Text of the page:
My speech during the debate on Public Health, 4 May 2020

John Redwood (Wokingham) (Con): These measures are doing great damage to the livelihoods and incomes of many of my constituents and people around the country, and they are also damaging to our freedoms and liberties, so I urge the Government to find safe ways to get more people back to work as quickly as possible. It is great news that the NHS has much enhanced capacity. It has tackled the covid-19 waves so well so far and has plenty of capacity, so we must now think about how we get many more people back to work so that they can restore their livelihoods.

It is all too easy for us Members of Parliament, with a guaranteed high salary paid into our bank accounts every month, whether the economy does well or badly, to be a little too dismissive of the struggles faced by people who may be furloughed but are not getting their tips, bonuses or commissions. Some may already have lost their job, while many are living in fear that the company they work for will run out of cash and not be able to trade.

My first piece of advice to the Government is to not make a person’s return to work conditional on them having had the virus. The right to work cannot become a macabre lottery whereby people have to prove that they have had a certain illness before they have the right to return to their job. If safe working can be arranged for that person, they should have every right to do it, even if they belong to the majority who the Government assume have not had the virus.

I also want to look at the Government’s method of making the decisions on the basis of statistical and scientific advice. We all see the graphs that are presented every day by the scientific advisers, and some of the numbers used to address whether or not we can return to work worry me considerably.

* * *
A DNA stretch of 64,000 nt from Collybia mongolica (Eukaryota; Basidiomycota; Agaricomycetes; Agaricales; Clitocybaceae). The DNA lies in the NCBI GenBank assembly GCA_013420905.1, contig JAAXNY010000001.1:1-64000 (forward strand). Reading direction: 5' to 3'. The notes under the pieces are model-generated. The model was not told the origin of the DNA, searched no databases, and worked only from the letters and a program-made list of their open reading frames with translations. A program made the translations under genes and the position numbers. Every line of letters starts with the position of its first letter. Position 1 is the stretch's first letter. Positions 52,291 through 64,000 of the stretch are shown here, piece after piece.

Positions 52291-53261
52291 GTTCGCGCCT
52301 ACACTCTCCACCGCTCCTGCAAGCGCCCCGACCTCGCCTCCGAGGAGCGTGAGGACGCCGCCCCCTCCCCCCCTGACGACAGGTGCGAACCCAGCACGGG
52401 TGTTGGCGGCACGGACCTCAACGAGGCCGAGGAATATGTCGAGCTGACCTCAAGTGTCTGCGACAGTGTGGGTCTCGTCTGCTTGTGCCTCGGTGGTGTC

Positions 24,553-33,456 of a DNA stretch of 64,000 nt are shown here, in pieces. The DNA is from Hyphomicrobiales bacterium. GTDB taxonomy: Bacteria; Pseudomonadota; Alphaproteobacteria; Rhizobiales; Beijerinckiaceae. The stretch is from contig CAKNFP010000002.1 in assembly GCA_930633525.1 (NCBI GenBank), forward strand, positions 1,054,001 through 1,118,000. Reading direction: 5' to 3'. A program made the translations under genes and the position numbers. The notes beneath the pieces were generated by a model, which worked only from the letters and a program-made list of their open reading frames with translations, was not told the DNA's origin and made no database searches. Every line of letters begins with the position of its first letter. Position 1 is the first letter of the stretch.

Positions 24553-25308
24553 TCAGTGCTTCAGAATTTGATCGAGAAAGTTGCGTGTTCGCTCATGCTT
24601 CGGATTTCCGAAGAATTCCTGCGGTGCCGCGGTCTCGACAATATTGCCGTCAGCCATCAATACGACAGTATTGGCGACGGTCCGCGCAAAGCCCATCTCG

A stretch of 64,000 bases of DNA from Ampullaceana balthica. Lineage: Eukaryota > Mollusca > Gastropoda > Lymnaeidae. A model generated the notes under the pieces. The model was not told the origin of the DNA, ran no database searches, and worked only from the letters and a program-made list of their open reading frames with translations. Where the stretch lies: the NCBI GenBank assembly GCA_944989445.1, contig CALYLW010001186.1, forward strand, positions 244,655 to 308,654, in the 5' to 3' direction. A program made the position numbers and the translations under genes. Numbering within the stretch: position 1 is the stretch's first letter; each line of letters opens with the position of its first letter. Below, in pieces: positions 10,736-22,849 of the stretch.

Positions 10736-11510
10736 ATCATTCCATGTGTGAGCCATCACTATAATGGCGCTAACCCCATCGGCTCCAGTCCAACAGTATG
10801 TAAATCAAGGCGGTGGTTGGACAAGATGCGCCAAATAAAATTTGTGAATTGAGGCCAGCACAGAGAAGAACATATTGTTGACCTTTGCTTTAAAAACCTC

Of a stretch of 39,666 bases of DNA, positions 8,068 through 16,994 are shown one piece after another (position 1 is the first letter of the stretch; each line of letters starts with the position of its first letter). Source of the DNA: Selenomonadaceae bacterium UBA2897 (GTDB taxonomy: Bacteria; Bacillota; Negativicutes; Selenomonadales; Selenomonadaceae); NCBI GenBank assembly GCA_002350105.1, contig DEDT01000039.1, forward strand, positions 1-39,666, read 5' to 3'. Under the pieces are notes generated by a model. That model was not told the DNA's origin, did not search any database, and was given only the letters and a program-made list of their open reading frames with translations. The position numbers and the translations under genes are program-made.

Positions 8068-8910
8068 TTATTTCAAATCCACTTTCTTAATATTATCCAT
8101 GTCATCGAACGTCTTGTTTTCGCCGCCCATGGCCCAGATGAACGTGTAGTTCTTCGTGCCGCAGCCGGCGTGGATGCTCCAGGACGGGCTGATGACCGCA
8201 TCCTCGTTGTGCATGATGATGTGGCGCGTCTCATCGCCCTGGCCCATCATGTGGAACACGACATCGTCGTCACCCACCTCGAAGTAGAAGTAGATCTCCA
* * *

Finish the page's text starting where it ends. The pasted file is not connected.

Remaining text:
The crucial figure, we are told by the Prime Minister and others, is the transmission rate, which they call R. We have all learned that if that figure is well below 1, we can relax much more because it means that the virus is waning and is not being passed on to enough people by each person who gets it, which means that it will wane further and we can think about returning to normal. We are also told that if it is over 1, we still have a problem because it is growing in scope.

The problem is that in recent discussions we have been given a range of values—from 0.5 to 1—of what R might be. If we look at how they calculate it, we see that it is an estimate, not a precise number. I find it surprising that over the past six weeks we have not been reproducing, through testing, a representative sample of the population. Surely the way to get a more accurate transmission rate is to see over time how the total number of cases, as represented by a sample of the population, is trending.

I am pleased to read in a newspaper that we are now doing a series of random tests over time. Will they please speed those up? That is not as good as having six weeks of back data, which is a pity. I trust that Ministers will cross-examine scientists carefully to see what proxies they have for a proper set of random tests over time, because if the figures are to be an important part of the decision, we need to make sure they are as accurate as possible.

We then have the so-called comparable death rates in different countries. The death rate is important, because clearly the national death rate is part of the decision-making process. Again, it is very disturbing that the basis on which deaths are registered as being with or related to covid-19 has changed over the series, and of course the series has been greatly changed by moving from just hospital deaths to a wider range of deaths, including those in care homes.

Will Ministers please ensure that when they make decisions based on death rates, they clean up the figures and understand that over the six or seven-week period of the intense duration of this virus, we need comparable and accurate figures? That is what they should concentrate on and try to construct.

We then have the figures for hospital admissions, which seem to be the closest that we have to reliable figures. They look as if they are showing an extremely good story indeed, so I trust that Ministers will focus considerably on them.

They argue that now is the time to let more people get back to work in as safe a way as possible. Industry and commerce are very willing to amend the way in which they operate so that they can get some revenue and start serving their customers again. If we do not do this, the whole thing will be completely unaffordable and the pressures will mount economically, which will not be good news for our health policy either